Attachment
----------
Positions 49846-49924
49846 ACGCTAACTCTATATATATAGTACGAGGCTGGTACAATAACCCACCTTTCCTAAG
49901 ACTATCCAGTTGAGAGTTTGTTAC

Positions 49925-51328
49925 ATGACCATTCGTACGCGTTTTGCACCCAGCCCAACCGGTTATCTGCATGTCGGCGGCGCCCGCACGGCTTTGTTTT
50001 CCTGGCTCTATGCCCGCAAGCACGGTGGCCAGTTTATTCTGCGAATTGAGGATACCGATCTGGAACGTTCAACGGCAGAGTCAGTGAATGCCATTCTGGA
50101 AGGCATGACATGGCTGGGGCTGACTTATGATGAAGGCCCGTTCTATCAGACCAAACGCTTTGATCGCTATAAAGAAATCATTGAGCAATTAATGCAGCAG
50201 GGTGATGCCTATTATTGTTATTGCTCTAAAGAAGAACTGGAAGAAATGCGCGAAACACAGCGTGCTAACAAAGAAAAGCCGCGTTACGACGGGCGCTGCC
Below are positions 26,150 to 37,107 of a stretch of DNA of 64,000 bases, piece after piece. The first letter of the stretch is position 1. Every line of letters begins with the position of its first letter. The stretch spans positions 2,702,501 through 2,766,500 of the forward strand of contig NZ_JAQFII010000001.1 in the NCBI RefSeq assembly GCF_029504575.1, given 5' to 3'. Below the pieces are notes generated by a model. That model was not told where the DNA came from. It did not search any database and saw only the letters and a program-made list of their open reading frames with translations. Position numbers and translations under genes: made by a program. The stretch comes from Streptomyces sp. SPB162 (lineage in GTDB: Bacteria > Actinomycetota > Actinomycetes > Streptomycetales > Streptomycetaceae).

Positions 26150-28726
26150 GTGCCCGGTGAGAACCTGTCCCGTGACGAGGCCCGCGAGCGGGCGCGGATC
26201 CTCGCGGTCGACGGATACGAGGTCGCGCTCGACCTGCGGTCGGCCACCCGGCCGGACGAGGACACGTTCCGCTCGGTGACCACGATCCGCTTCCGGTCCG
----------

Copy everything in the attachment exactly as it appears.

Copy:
Positions 49846-49924
49846 ACGCTAACTCTATATATATAGTACGAGGCTGGTACAATAACCCACCTTTCCTAAG
49901 ACTATCCAGTTGAGAGTTTGTTAC

Positions 49925-51328
49925 ATGACCATTCGTACGCGTTTTGCACCCAGCCCAACCGGTTATCTGCATGTCGGCGGCGCCCGCACGGCTTTGTTTT
50001 CCTGGCTCTATGCCCGCAAGCACGGTGGCCAGTTTATTCTGCGAATTGAGGATACCGATCTGGAACGTTCAACGGCAGAGTCAGTGAATGCCATTCTGGA
50101 AGGCATGACATGGCTGGGGCTGACTTATGATGAAGGCCCGTTCTATCAGACCAAACGCTTTGATCGCTATAAAGAAATCATTGAGCAATTAATGCAGCAG
50201 GGTGATGCCTATTATTGTTATTGCTCTAAAGAAGAACTGGAAGAAATGCGCGAAACACAGCGTGCTAACAAAGAAAAGCCGCGTTACGACGGGCGCTGCC
Below are positions 26,150 to 37,107 of a stretch of DNA of 64,000 bases, piece after piece. The first letter of the stretch is position 1. Every line of letters begins with the position of its first letter. The stretch spans positions 2,702,501 through 2,766,500 of the forward strand of contig NZ_JAQFII010000001.1 in the NCBI RefSeq assembly GCF_029504575.1, given 5' to 3'. Below the pieces are notes generated by a model. That model was not told where the DNA came from. It did not search any database and saw only the letters and a program-made list of their open reading frames with translations. Position numbers and translations under genes: made by a program. The stretch comes from Streptomyces sp. SPB162 (lineage in GTDB: Bacteria > Actinomycetota > Actinomycetes > Streptomycetales > Streptomycetaceae).

Positions 26150-28726
26150 GTGCCCGGTGAGAACCTGTCCCGTGACGAGGCCCGCGAGCGGGCGCGGATC
26201 CTCGCGGTCGACGGATACGAGGTCGCGCTCGACCTGCGGTCGGCCACCCGGCCGGACGAGGACACGTTCCGCTCGGTGACCACGATCCGCTTCCGGTCCG